Françoise was the perfect, ever-smiling hostess who realised that the key to any recipe success included popping a bottle of champagne as I stepped through the door. She was encouraging with her praise and soon had me beating eggs whites (‘arder Wiiiiill, you need more than stiff peaks’) and grating Comté cheese (less acidic than Emmental and more rich and fruity) and made custard from scratch, as we discussed her favourite things from across the Channel; Fawlty Towers, Scotch eggs and pork pies. Afterwards we sat down to eat my efforts, which I have to boast were delicious.
Viola! Françoise Guida-Davin teaches French cuisine in her stylish flat. Will learnt how to make the perfect cheese soufflé
That night there was only one place I wanted to loosen my belt: the newly Michelin-starred Frenchie (frenchie-ruedunil.com) on Rue du Nil in the 2nd arrondissement, which is owned and run by Gregory Marchand, a chef who trained at Jamie Oliver’s 15 restaurant in London, where he picked up his imaginative nickname. It’s a plucky French chef who opens up in the centre of Paris with nods to British and American cuisine, but he offers modern bistro fare with all the stuffiness stripped out to a cool mix of locals and tourists in a intimately lit, perfect date-night setting.
What an experience to be at the counter-top chef’s table to see the dishes for the ever-changing five-course tasting menu (from £59pp) come together, with waiting staff who were as knowledgeable as they were friendly.
I made my way through so many intriguing flavour combinations – line-caught meagre-fish tartare with cauliflower dashi, blood orange and hazelnuts, roasted pork belly with miso-braised endive, kumquat and walnuts, as well as cheese from Neal’s Yard in London, and a homemade take on a Bounty Bar with chocolate, coconut and yuzu.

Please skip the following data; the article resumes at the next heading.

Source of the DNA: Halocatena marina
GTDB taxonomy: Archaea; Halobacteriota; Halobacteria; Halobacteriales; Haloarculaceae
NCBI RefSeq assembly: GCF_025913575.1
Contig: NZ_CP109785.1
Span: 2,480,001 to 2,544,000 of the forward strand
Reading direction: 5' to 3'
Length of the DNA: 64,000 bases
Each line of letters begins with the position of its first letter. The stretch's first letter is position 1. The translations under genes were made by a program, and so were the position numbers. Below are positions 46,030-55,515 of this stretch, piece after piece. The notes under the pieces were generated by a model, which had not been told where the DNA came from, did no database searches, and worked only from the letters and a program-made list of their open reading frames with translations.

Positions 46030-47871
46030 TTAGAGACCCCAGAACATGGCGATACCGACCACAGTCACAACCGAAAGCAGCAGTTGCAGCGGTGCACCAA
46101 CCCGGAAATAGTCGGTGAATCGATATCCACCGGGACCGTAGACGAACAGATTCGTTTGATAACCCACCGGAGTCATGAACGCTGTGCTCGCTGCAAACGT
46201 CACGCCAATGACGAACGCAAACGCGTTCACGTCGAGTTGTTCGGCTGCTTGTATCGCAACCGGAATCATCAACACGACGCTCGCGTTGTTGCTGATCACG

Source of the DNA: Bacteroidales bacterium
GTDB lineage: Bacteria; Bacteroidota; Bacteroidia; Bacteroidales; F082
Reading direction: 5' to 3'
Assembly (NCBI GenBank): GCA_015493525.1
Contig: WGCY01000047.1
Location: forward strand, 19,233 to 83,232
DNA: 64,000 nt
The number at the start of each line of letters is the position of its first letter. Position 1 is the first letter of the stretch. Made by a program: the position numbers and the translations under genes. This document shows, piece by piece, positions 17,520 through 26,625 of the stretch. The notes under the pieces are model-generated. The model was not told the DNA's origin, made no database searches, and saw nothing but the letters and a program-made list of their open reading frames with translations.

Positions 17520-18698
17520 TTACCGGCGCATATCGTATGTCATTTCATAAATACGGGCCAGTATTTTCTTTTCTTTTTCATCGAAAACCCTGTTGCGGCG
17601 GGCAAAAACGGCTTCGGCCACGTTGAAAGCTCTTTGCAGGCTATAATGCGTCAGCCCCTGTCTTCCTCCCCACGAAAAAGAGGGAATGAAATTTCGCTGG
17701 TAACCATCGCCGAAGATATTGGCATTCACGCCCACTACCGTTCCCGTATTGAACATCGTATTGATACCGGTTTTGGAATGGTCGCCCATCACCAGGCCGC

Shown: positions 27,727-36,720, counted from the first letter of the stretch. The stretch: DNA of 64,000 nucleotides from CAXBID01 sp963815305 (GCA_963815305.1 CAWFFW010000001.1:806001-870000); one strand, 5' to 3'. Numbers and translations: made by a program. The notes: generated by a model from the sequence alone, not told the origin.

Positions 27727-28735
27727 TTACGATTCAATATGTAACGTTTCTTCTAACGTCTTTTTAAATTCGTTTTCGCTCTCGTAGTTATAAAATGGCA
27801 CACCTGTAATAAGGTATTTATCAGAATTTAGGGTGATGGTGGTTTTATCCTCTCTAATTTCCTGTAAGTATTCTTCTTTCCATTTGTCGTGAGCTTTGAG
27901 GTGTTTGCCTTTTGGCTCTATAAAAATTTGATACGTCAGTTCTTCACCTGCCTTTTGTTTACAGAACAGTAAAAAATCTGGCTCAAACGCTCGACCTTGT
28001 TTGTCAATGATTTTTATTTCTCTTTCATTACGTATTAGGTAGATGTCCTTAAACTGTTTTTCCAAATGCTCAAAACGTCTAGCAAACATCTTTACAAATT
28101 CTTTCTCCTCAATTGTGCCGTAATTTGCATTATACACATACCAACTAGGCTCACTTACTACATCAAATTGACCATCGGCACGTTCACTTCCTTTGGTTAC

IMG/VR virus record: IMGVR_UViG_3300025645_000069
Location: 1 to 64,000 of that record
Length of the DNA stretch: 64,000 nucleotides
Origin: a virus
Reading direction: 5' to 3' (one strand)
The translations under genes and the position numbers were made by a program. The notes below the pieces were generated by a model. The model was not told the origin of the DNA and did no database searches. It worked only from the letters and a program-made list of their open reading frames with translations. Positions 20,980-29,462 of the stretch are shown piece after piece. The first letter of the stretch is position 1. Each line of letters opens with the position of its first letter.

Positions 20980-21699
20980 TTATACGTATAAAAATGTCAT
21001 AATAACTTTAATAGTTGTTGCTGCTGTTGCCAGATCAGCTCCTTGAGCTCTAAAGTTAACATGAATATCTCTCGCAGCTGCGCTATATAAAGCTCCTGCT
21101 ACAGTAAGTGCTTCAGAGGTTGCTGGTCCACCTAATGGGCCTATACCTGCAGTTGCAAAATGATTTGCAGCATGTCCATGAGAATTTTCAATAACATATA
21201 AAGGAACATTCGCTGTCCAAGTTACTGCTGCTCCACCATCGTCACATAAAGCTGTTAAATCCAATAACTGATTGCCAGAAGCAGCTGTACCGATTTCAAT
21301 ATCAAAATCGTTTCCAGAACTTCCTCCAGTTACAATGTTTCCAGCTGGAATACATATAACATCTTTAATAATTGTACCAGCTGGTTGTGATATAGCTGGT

Indulge: Paris is awash with great places to buy and try cheese
I checked in that night at the recently opened Hotel Fauchon (hotel-fauchon-paris.fr, room-only doubles from £350), a sister to the luxury grocer of the same name in Place de la Madeleine that opened more than 130 years ago. In-room mini-bars are stocked with Fauchon goodies, including its famous macarons, which are yours to take home for free.
Greed got the better of me the following day, and I squeezed in several ports of call that had been recommended, one of which was literally a port, in the shadow of the Eiffel Tower.
A river cruise is not really my thing, unless the catering is by Alain Ducasse, the first chef to own three Michelin-starred restaurants in three cities. Last year he launched his own boat called Ducasse Sur Seine with both lunchtime and dinner trips (ducasse-seine.com, from £88pp including three-course lunch).
Lightly smoked salmon with sorrel condiment and the Pont Neuf? Pan-seared scallops with baby leeks’ cooking jus and Notre Dame? Why, merci, yes, that’s my kind of sightseeing.
For my last night I booked the Hotel Amour (hotelamourparis.fr, room-only doubles from £121), with a lobby that’s also an intimate cafe just around the corner from the very foodie Rue des Martyrs with its host of family-run shops and restaurants.
Some of the creations on offer for afternoon tea at Le Meurice Hotel
En route to my final dining destination the next day, I snuck into the exquisite food halls of La Grande Épicerie du Bon Marché (lagrandeepicerie.com) on Rue de Sèvres, a department store that opened in the 1850s.
This is absolute foodie heaven with whole sections devoted to preserved duck, cheeses, wine, chocolates, regional yogurts, macarons, bottled water and teas.
It’s the perfect place to pick up souvenirs for friends and family back home, with seductively lit shelves that beg to be Instagrammed.
Before catching the Eurostar home, I wanted to dine in the ultimate classic Paris bistro, but quizzing five friends offered up 15 options. ‘It has to be Paul Bert,’ said one. ‘No, you have to go to La Bourse et La Vie,’ said another, while a third chipped in with La Fontaine de Mars.
I plumped for Bouillon Racine (bouillonracine.fr) near the Sorbonne, founded in 1906, and was glad I did. What a great people-watching spot, a place to catch every gesture in its Art Nouveau mirrors.
Service was friendly – it’s amazing how much better you’ll get on in Paris if you make an effort with the merest smattering of school French – and the food delicious.
It’s tourist-friendly without being touristy and I watched chic locals tuck into the likes of cream of chestnut and buckwheat soup (£7), millefeuille of crispy lamb shoulder with mashed potatoes (£17) and dark chocolate cake with crunchy praline (£7). It was the perfect place to rekindle my love affair with the city.
Paris, I’m back and this time it’s for keeps.
Will Hide was a guest of Eurostar (eurostar.com; one way in Standard Class from £29, and in Business Premier with meals by Raymond Blanc from £245) and the French Tourist Board (france.fr). For further information about Paris, visit parisinfo.com.
Love at first bite: Digging into Paris's haute cuisine